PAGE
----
Another problem that may arise due to the adoption of thetransformational leadership style is the lack of teamwork in theorganization’s groups and teams. Teamwork might be lost when theworkers feel uncomfortable with the change or the leader poses tointimidate them while carrying out the day to day operations (7, p.80). Transformational leaders usually try to avoid asking the workershow, where, what and when the job will be done. This provokes theteam members to be reluctant in performing the tasks assigned to themsimply because the manager is not following up on their performance.As a result, teamwork is lost and the subordinates are given too muchresponsibility since their leader is seemingly not a ‘dictator’(6, p. 1036) However, this challenge can be overcome by helping theteam members realize that if they fail to perform the tasks assignedto them, the organization might fail.

Personal Reflection

I liked conducting the assessment of the transformational leadershipaspects evident in Zydus-Cadila, a global pharmaceutical companybecause the supply of drugs is often left out when it comes to thehealth sector of the UK and Europe at large. In this era of majororganizational changes such as mergers and acquisitions,understanding the leadership organizations is extreme important toensure job satisfaction and job performance. What I disliked aboutthe evaluation of the leadership style is that one must go throughall the management styles used by the manager of each department toform a conclusion of how a company operates in terms of leadership.This makes it even harder when proposing the best course of action incase there is need for change in leadership style because therecommendations must incorporate all the aspects gathered from allthe departments.


The extensive research conducted into the transactional andtransformational leadership theory in the past few decades hassignificantly contributed to the contemporary theory of management.Additionally, the fact that transformational leadership is viewed asa different concept from transactional leaders has provided insightson how the former can be applied in healthcare organizations.Transformational leadership, which is often compared to theold-fashioned charismatic leadership, is a fundamental aspect inachieving success in any organization. The approach is only limitedby the fact that highly effective leaders are those couple thetransformational leadership qualities with transactional leadershiptraits but, not those managers/leaders, who use a single style. Thiswas evident in Zydus-Cadila, a global pharmaceutical company, wherethe mixture of transactional and transformational leaders achievedsuccess regarding the supply of drugs/medicines around the world.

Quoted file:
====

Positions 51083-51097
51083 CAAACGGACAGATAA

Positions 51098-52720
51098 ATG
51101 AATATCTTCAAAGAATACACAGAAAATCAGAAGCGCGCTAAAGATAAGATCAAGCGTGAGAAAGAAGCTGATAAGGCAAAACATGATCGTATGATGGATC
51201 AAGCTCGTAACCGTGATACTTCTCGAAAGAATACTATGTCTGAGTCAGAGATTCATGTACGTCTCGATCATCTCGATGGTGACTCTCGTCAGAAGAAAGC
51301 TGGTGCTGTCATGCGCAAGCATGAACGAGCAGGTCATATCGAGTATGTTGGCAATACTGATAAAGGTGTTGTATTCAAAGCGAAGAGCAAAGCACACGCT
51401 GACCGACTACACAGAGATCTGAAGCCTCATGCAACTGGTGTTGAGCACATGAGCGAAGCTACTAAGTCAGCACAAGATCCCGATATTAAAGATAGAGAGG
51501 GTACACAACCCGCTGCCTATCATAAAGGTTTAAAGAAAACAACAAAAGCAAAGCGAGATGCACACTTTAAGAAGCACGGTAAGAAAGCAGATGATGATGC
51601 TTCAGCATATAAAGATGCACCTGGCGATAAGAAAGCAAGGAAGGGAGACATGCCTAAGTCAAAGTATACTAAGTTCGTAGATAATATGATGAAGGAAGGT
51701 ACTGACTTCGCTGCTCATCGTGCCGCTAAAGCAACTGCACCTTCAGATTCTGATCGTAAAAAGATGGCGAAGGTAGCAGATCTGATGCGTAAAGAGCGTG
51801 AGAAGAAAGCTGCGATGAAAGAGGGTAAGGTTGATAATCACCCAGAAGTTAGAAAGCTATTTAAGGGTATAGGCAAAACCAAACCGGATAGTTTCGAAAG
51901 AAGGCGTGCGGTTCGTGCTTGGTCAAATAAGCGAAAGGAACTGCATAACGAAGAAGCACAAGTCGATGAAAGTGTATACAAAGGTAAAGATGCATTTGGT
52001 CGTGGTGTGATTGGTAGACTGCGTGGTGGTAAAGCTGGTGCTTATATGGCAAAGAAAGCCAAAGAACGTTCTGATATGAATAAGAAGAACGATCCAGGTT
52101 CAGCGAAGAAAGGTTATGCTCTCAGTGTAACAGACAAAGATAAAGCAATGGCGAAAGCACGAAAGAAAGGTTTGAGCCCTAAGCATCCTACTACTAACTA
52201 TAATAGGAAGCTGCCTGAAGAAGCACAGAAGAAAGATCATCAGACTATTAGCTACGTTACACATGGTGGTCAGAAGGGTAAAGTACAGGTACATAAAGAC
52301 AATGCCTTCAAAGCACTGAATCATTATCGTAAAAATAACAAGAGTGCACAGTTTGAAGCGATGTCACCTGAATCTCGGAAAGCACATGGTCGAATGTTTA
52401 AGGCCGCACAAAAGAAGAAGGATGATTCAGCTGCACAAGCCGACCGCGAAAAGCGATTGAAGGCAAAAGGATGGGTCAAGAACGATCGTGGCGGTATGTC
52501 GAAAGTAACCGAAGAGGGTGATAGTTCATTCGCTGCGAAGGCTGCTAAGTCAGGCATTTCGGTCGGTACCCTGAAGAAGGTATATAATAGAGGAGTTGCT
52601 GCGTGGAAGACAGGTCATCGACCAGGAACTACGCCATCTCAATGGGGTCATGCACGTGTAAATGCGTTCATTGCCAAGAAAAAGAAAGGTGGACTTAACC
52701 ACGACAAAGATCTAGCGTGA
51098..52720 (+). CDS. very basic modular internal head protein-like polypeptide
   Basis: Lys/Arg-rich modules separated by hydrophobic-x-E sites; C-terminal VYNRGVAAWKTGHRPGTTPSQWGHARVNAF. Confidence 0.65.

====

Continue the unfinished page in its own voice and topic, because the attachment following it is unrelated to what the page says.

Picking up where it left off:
Reference List

  1. Bass BM &amp Avolio BJ. Transformational leadership: A response to critiques. San Diego, CA: Academic Press 1993.

  2. Bass BM. Leadership and performance beyond expectations. New York: Free Press 1985.

  3. Burns, J M. Leadership. New York: Harper &amp Row 1978.

  4. Cadila Healthcare Limited. Cadila Healthcare Limited Annual Report 2013-14. Ahmedabad: Cadila Healthcare Limited 2014.

  5. Judge TA and Piccolo RF. Transformational and Transactional Leadership: A Meta-Analytic Test of Their Relative Validity. Journal of Applied Psychology. 2004 89(5): 755–768.

  6. Kovjanic S, Schuh SC, Jonas K, Quaquebeke NV and Dick RV. How do transformational leaders foster positive employee outcomes? A self-determination-based analysis of employees’ needs as mediating links. Journal of Organizational Behavior, Journal of Organizational Behavior. 2012 33, 1031–1052.

  7. Smith R. Doctoral Dissertation: Advantages and Barriers to Transformational Leadership Implementation in a Scientific Laboratory. Minneapolis: Applied Management and Decision Sciences Faculty, Walden University Press 2015.

  8. Downton J. (1973). Rebel Leadership. New York. Free Press.